When cooperation means request for clarification, or better for “revisitation” The Italian Constitutional Court request for a preliminary ruling in the Taricco case

The day after having struck down some significant parts of the electoral law, the Italian Constitutional Court (hereinafter “ICC”)  has released another keenly awaited decision in the Taricco saga. The Court has referred (back..) to the Court of Justice of the European Union (hereinafter “CJEU”) a case that the judges sitting in Luxembourg had already heard before. By the order no. 24, in fact, the ICC has asked the CJEU to clarify whether the decision taken on September 2015 in Taricco (C-105/14) does actually leave national courts the power to disregard the same to the extent the effects of that decisions would be (like, in the view of the Court, are) in contrast with a fundamental principle of the Constitution (namely, the principle of legality).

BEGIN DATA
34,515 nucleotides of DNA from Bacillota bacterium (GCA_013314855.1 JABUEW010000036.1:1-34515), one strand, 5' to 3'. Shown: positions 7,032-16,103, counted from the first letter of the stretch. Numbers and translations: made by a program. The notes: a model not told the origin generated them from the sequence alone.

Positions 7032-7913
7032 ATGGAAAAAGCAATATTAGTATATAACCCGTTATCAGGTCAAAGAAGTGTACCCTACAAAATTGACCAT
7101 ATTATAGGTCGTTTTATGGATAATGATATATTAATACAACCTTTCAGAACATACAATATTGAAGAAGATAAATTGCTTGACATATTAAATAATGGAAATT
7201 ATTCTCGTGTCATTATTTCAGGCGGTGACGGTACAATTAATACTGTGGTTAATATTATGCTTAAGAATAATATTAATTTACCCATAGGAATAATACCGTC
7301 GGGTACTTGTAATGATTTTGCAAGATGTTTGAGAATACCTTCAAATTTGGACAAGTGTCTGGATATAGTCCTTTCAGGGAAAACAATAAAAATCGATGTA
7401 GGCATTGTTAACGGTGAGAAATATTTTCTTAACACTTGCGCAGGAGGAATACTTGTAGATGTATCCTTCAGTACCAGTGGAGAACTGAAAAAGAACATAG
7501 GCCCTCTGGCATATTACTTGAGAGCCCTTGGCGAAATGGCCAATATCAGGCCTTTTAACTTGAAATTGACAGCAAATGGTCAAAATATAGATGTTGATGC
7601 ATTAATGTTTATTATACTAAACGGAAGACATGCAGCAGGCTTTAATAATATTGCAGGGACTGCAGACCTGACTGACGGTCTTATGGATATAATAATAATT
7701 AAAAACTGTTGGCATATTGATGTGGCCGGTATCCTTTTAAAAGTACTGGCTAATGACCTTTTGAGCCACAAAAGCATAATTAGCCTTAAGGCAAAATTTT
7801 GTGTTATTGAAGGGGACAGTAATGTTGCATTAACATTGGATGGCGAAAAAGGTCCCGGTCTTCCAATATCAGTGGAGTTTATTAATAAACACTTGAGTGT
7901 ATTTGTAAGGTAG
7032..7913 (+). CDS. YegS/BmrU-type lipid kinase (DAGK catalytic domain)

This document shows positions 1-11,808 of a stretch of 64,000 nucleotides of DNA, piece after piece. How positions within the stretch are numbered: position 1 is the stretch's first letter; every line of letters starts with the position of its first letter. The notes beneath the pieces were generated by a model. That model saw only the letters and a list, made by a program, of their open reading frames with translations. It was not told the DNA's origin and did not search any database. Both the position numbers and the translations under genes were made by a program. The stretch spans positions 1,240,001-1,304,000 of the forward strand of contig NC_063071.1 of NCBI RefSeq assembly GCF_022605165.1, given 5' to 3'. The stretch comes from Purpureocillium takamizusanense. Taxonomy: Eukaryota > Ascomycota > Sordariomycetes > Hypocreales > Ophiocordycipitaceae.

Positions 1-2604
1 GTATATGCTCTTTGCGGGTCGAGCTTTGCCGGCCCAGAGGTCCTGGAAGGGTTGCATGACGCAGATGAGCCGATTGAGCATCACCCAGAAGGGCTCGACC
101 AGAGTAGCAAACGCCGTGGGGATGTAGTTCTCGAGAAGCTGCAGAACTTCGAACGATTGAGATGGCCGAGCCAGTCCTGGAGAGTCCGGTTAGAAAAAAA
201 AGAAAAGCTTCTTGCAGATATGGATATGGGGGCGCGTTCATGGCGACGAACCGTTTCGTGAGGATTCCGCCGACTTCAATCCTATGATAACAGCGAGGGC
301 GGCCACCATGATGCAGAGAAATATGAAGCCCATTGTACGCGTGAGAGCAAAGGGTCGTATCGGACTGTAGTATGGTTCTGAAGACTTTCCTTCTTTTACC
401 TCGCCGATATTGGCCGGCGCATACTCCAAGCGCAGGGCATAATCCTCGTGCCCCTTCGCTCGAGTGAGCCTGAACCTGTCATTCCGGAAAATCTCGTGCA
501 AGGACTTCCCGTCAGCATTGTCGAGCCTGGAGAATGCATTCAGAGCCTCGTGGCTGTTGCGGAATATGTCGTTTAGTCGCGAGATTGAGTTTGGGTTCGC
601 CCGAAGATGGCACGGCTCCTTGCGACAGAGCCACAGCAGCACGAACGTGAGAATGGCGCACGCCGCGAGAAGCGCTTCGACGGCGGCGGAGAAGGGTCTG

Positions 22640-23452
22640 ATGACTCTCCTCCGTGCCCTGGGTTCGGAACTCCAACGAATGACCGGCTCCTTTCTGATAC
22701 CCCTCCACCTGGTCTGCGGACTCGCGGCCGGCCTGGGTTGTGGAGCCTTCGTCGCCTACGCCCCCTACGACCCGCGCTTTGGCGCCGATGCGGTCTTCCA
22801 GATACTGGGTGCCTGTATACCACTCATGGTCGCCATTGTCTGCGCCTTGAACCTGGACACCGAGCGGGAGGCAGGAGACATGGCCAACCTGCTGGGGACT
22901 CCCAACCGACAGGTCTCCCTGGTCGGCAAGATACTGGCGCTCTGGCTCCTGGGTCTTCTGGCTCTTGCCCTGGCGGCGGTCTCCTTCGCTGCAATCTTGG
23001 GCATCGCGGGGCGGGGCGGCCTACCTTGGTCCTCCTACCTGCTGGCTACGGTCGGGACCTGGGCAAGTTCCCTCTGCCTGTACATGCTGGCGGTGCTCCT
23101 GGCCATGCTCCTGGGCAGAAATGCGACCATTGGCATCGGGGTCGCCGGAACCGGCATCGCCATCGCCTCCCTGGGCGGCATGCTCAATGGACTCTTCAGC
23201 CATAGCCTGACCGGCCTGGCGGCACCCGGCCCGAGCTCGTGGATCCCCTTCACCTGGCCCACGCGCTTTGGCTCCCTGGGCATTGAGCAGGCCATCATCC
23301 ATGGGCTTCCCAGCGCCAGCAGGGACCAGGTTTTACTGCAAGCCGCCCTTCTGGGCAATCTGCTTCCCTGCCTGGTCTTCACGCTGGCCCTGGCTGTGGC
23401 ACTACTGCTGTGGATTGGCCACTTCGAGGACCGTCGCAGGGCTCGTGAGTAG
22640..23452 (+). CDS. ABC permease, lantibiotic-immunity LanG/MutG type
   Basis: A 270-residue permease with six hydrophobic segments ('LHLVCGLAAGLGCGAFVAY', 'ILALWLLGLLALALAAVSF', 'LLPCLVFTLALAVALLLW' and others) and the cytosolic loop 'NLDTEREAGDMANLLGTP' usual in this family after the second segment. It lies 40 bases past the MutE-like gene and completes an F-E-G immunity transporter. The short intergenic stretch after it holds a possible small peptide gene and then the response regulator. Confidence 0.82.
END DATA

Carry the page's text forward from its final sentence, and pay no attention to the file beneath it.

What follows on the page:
In the case at hand, in fact, the ICC had been requested, among others, to exercise this power in accordance with the counter-limits doctrine in order to prevent the enforcement of the CJEU ruling in Taricco. By the counter-limits doctrine (that dates back to the 1973 ICC judgment in Frontini), the ICC reserved itself the competence to call into question the application of EU law when it comes to measures that are likely to affect the supreme principles of the constitutional order. 

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